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Lan Times Guide to SQL
Database programming books
James R. Groff
Paul N. Weinberg
Week: Not ranked All time: 10
manuellemos.netSQL is standard that is already part of the set of standards that will most likely last forever. It was conceived a long time ago way before the Web became popular.
After SQL other database programming approaches came along like Object Oriented databases and XML based databases but none of these have demonstrated to be compelling enough to turn SQL into an absolete standard.
The reason for this is that the database programming industry embraced SQL a long time ago and the number of products based on SQL make it a standard that it would not be worthy to drop.
As a matter of fact, the need for persistent storage for multi-user applications to support Web programming conviniently, have reinforced the popularity of SQL as a database programming standard de facto.
Despite of this, SQL did not evolve radically after it was embraced as key standard for Web programming. Many new SQL based products appeared since the early Web days but they rely mostly on the same SQL standard.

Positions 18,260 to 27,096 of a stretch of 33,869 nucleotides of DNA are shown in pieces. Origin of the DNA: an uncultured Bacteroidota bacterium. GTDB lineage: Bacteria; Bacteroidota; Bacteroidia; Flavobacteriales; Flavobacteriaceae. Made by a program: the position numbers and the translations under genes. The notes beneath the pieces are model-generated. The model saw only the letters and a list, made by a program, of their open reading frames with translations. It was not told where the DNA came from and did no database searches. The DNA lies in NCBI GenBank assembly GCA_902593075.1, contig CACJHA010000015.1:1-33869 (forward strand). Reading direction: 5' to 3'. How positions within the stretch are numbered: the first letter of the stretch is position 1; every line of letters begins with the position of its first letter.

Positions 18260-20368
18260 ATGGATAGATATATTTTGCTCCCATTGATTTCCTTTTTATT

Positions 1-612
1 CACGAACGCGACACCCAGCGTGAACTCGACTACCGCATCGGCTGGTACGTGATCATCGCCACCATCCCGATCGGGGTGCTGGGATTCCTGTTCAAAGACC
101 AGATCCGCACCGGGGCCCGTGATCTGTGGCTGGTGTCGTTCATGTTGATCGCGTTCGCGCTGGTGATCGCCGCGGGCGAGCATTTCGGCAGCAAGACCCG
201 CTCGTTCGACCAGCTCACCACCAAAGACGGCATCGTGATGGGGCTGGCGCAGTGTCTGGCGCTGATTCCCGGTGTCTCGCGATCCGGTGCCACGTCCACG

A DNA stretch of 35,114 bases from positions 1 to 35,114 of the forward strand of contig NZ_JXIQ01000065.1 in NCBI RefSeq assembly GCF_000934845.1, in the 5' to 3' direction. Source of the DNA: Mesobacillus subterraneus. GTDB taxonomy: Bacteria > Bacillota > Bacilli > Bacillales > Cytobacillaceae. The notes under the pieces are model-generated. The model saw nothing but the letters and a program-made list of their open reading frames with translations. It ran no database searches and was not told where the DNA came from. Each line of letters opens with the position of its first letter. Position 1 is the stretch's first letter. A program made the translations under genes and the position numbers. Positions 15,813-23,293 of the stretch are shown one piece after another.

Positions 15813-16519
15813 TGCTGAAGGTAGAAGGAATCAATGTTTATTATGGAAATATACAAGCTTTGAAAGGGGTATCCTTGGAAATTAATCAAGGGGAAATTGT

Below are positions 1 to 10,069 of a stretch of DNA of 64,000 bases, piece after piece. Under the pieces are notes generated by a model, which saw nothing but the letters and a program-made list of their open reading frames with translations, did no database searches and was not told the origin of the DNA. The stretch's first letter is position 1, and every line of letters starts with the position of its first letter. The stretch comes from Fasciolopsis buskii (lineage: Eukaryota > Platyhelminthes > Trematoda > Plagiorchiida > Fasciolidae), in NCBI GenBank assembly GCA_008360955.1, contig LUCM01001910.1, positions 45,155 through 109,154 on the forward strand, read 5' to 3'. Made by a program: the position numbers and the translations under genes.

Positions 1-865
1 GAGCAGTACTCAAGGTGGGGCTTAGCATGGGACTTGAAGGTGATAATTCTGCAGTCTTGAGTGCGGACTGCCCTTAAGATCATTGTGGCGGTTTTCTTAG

The most noticeable differences between such products are some extensions that while they provide enhancements in certain aspects of database programming, they tie the developers to those products as there is no widely accepted standard for such extensions. Still, every database application developer relies on the same SQL standard.
There have been many books on SQL, but from all that I have read, Lan Times Guide to SQL is an "oldie but goodie" book that covers all that matters about SQL based database programming.
The fact that it is not a recent book did not make it loose its value precisely because it addresses all the aspects of SQL based programming that have not changed through time since it was release.
Among many other things, it addresses all types of query joins, summary queries, subqueries, referential integrity, triggers, transactions and isolation levels, database schema creation, views, database access privileges, database schema metadata, embedded and dynamic SQL, cursors, common SQL APIs, database replication and distributed transactions.
This book is recommended to anybody looking for a good book that covers well the SQL standard, whether you are using SQL for Web programming or not. Since it is not tied to a specific database vendor, the book is especially recommended to those that are willing to develop database independent applications or at least applications that will require minimal adjustments to run under different types of SQL based databases.
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